Posts tagged ‘meat’

Searing Meat Does Not Lock in Moisture

By Terry D. Johnson

The idea that searing meat locks in the juices has been around since the middle of the 19th century. According to the theory, searing changes the structure of the outside of the meat, preventing the escape of moisture during subsequent cooking. It’s still a popular technique – despite demonstrably failing at its purported task.

This is a simple enough one to test. Take two cuts of meat, sear one, cook both, and weigh them to determine whether the seared meat loses less moisture than the unseared cut. Numerous experiments have shown that the seared meat typically loses at least as much moisture, and possibly more.

Does this mean you should avoid searing meat entirely? Not at all. Browning (or caramelization) of the meat’s surface will introduce flavors and texture. A good sear is still a worthy component of a good chef’s toolbox – but not because it laminates your prime rib.

Broken Secrets

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Source: The Food Lab
Image: Wikimedia Commons

May 16, 2011 at 2:00 am 9 comments

How to Get Less Meat on a Deli Sandwich

By Chad Upton | Editor

Some delis put way too much meat on their sandwiches.

Some people will say, “there’s no such thing as too much meat.” For me, I at least want to fit my mouth around it.

When you order your sandwich, you can ask for it “lite”, which is deli-speak for less meat. Some delis also use the term “half sandwich”, where they give you a full sandwich but only half the meat, other delis will just give you half the sandwich.

There are health benefits to a lite sandwich. Deli meats usually contain a lot of sodium, saturated fat and nitrates. The other benefit of lite sandwiches is the price. Because the meat is the most expensive part, you typically get a break when you order lite.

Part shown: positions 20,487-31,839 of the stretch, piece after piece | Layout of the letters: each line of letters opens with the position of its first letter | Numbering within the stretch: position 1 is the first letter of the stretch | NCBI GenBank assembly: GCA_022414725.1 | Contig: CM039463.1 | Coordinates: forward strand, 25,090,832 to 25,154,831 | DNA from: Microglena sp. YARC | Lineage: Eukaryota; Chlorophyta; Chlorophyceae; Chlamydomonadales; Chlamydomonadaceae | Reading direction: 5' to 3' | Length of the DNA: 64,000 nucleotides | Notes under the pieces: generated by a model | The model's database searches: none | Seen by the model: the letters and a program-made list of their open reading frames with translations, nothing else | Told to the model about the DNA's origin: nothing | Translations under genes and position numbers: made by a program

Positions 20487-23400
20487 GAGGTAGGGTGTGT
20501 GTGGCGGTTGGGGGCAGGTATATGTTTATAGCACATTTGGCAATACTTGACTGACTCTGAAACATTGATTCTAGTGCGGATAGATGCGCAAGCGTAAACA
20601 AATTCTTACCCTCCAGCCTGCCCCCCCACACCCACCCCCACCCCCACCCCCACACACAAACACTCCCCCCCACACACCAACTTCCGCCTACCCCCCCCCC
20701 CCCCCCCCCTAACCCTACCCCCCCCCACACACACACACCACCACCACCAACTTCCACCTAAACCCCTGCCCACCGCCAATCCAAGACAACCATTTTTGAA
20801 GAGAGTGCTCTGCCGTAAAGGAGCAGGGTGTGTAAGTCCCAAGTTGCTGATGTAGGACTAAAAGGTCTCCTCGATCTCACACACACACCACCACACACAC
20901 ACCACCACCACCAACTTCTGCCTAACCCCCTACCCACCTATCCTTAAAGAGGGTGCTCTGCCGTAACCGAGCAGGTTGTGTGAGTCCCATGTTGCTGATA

If you’re buying your own deli meats, look for labels like “healthy” which means the meat contains less fat and less sodium or “lean” meaning it contains less than 10% fat.

PS – I’m still looking for more contributors to help write content. Please contact me here if interested.

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Sources: Xomba, Find Articles, All Menus, Yelp (1, 2)

Photo: onefish2 (cc)

August 17, 2010 at 5:00 am 5 comments

The Roadkill Waiting List

If you’re a serious deer hunter, this may not be a secret to you: in many states, you can have your name added to a roadkill call list. When a deer or moose is struck near you, they’ll call down the list until they find someone available to get it while it’s fresh. Seriously.

I think the idea of roadkill sounds strange to most people, but a recent poll at DeerAndDeerHunting.comCell Phone with Reindeer Wallpaper shows that 19 of the 40 participants have eaten roadkill and another 9 wouldn’t hesitate when the buck drops. I’m sure that number would be much lower on any other website, but that’s not the point. I just heard about this last week, and there is a logical reason for this: there may be $500 worth of meat on a dead deer, and that doesn’t change whether you took it down with a Beretta rifle or a Beretta GT.

State laws differ on this issue. For example: in Texas, it is illegal to posses roadkill, but not in many other states. Generally, you need a permit for this and need to follow the procedure for your area. If you’re interested, check with the game warden (or State Police) near you before attempting to take any roadkill and see if they have a list you can be added to. You also want to do some research on this since you may not want to consume this meat in all cases; although, it might still be OK for your dog.

BrokenSecrets.com

Sources: NewEngland.com Officer.com GunBroker.com FreeRepublic.com DeerAndDeerHunting.com Dogster.com

Photo Credit: Jelene (Creative Commons)

November 30, 2009 at 12:01 am 2 comments


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